VALDOSTA — Dr. Emily Cantonwine, professor of mycology and plant pathology at Valdosta State University, studies fungal diseases and methods for control. Her findings can be used to determine fungicide effectiveness and to reduce disease development.
This summer, Cantonwine provided 11 students with the opportunity to get firsthand experience studying fungi during a Maymester trip to Ireland.
"The cool and wet climate in Ireland is great for fungal growth, so we felt like we would have a good chance of finding a variety of fungi there," said Cantonwine. “In addition, I developed the study abroad course because I studied abroad in the Bahamas when I was an undergraduate. It was a great experience for me and I wanted to provide a similar opportunity for my students.”
The country's history also includes a great famine caused by the fungus-like pathogen Phytophthora infestans. The Irish Potato Famine began in 1845 and spanned seven years - leading to the spread of disease, starvation and eventually emigration. It was the study of the late blight pathogen in response to the Irish Potato Famine that advanced the field to what is now call modern mycology.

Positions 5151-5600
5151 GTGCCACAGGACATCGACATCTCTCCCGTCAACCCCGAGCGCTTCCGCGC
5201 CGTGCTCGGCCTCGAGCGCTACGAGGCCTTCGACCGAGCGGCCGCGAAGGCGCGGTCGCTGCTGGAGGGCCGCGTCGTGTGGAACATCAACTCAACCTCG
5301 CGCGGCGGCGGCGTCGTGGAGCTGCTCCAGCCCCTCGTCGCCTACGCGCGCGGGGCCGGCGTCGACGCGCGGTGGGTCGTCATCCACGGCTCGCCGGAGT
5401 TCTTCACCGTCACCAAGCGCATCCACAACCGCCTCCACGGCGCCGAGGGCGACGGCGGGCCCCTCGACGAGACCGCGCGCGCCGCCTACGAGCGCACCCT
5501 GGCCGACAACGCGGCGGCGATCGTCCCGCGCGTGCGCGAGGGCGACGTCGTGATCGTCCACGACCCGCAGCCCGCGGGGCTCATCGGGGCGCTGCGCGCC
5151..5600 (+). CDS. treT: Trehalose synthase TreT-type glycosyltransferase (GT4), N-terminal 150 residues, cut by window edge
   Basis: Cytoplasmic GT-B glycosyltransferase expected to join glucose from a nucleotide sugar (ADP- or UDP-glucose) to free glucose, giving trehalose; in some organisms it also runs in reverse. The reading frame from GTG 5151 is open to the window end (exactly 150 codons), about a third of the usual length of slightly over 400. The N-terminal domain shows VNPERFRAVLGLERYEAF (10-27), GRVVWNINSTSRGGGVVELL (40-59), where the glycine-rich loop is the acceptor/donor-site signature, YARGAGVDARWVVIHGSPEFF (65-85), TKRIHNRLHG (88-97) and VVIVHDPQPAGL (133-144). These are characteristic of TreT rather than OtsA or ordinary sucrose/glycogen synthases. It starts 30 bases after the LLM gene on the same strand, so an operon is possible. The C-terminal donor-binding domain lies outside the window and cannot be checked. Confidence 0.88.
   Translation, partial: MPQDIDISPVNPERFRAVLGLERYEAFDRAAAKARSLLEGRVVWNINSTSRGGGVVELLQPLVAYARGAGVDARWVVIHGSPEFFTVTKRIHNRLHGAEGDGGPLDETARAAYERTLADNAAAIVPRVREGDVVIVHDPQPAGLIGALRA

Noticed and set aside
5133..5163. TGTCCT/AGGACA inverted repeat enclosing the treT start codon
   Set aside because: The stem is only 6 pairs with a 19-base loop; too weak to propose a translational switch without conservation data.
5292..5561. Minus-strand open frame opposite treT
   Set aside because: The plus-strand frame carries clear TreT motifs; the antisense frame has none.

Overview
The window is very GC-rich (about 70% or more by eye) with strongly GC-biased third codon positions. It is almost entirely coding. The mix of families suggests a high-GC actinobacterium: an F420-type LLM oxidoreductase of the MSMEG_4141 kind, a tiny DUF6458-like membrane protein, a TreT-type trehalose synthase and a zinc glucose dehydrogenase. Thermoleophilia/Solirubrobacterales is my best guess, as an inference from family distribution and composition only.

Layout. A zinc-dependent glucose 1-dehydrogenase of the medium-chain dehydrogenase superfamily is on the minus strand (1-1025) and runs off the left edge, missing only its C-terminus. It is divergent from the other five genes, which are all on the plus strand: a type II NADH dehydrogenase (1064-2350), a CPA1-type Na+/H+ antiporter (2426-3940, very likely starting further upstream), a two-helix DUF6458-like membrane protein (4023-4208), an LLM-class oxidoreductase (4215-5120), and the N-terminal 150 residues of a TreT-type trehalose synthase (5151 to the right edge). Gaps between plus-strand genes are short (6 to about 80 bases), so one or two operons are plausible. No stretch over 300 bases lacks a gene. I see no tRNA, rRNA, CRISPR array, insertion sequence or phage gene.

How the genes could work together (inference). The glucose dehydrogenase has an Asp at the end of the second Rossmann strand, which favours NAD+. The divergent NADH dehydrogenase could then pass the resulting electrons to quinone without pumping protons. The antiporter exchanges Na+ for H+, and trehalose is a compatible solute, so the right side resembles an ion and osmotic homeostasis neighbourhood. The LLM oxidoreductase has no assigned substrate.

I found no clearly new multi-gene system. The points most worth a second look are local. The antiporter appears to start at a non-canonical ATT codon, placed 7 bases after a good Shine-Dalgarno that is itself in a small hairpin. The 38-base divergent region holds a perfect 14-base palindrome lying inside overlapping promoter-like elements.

The Maymester trip included weeks of collecting and processing samples in labs. The students visited Dublin and Waterford.
"We found lichens at and around cemeteries and at the National Botanic Gardens in Dublin," said Cantonwine. "We also searched in the woods and visited an Agricultural Research Station to see some of the fungal pathogens found in Ireland."
Lectures and lab work were done at the Waterford Institute of Technology.
While in Dublin, students also visited the Book of Kells at Trinity College and toured the Wicklow Mountains to examine airborne fungal spores.
For Natalia Stevens, a senior at VSU, one of the highlights of the trip was touring the Guinness brewery in Dublin.